The Ark of God - King David resolved to move the Ark of the Covenant into Jerusalem, the capital city of Israel. The king desired for the congregation to experience God's presence. David sought to show his recognition to Jehovah, and on behalf of the Israelite nation. David danced with high energy and exuberance as the priest carried the ark into Jerusalem. The ark was a rectangular wooden box, overlaid with gold, measuring approximately three feet long and two feet wide. Inside it were the Ten Commandments, Aaron's rod, and a jar of manna. The mercy seat was on the top of the ark. The high priest sprinkled the mercy seat with the blood of a sacrificial lamb once a year. The ark of covenant symbolized God's presence, glory, and throne (Ps. 88:1; 99:1). The presence of the ark also fulfilled the Father's desire to dwell among His people.
The Ark Taken and Returned - After an intense battle with Israel, the Philistines seized the ark from the Israelite army. The ark ended up in Kiriath Jearim, secured by the household of Abinadab for over 70 years (1 Sam. 5:1-7:1) until King David carried the ark into Jerusalem. He gathered over 30,000 of his best soldiers to move the ark. Initially, David transported the ark on a cart. But that method of transport went against the Scriptures' instructions. Only the Levites carried the box and only with poles upon their shoulders.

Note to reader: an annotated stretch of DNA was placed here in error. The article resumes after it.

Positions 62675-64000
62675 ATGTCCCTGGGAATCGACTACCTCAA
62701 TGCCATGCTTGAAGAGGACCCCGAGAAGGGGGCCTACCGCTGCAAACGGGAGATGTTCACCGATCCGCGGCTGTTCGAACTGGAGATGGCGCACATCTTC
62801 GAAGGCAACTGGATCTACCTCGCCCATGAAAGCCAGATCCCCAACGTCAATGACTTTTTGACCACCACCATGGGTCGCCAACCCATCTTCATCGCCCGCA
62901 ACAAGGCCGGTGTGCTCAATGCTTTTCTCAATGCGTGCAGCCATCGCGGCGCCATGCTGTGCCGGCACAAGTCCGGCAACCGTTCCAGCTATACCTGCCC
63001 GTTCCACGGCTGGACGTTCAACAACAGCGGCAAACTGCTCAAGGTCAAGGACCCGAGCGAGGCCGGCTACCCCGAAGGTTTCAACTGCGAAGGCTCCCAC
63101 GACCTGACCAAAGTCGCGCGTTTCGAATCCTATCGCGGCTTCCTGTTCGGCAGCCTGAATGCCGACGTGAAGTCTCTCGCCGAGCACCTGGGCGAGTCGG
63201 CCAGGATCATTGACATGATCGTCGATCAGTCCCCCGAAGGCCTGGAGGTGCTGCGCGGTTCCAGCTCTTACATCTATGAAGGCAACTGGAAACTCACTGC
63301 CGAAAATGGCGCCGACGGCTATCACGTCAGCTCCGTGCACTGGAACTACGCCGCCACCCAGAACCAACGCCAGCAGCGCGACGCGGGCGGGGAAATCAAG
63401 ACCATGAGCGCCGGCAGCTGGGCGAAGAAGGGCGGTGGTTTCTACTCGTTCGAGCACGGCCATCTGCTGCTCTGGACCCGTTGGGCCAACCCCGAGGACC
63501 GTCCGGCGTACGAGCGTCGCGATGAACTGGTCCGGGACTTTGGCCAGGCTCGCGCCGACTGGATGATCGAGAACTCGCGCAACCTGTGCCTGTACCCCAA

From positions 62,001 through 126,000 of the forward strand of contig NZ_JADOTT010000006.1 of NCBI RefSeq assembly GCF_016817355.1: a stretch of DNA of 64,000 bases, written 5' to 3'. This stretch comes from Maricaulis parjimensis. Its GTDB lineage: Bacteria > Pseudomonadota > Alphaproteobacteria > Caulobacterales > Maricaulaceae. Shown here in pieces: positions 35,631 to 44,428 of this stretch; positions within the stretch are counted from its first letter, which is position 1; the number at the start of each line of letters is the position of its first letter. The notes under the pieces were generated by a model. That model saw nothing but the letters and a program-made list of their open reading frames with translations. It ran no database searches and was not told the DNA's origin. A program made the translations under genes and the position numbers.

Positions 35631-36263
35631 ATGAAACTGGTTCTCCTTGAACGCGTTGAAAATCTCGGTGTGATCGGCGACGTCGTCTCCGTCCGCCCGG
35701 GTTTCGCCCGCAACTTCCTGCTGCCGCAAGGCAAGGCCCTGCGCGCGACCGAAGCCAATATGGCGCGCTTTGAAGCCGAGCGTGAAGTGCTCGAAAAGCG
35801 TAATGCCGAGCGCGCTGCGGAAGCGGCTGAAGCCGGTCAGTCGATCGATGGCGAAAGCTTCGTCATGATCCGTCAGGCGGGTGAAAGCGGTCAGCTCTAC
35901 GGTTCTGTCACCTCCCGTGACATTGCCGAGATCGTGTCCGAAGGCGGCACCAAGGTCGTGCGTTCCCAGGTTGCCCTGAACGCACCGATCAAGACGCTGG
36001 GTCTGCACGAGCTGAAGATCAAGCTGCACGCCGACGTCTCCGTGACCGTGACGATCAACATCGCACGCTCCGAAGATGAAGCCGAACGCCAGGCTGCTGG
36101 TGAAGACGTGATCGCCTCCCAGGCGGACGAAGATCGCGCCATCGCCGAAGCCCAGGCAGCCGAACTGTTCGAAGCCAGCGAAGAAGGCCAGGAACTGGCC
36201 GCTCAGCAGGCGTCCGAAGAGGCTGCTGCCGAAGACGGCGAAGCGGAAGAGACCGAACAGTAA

David's Celebration - David danced as the procession paraded into the city. He worshiped with nothing held back, declaring his appreciation for God. One of his spouses, Michal, condemned his worship, characterizing his exuberant dancing as inappropriate for a monarch, but David's dance fit right into the jubilation occasion. The crowds played musical instruments, tambourines, and loud trumpets, and sang, cheered, and danced. Scripture speaks about worship in God's presence as a delight, a celebration. Oh yes, we need to take time to repent for sin, but after the sadness is released, joy needs to explode within as we recognize God's forgiveness, mercy, and grace.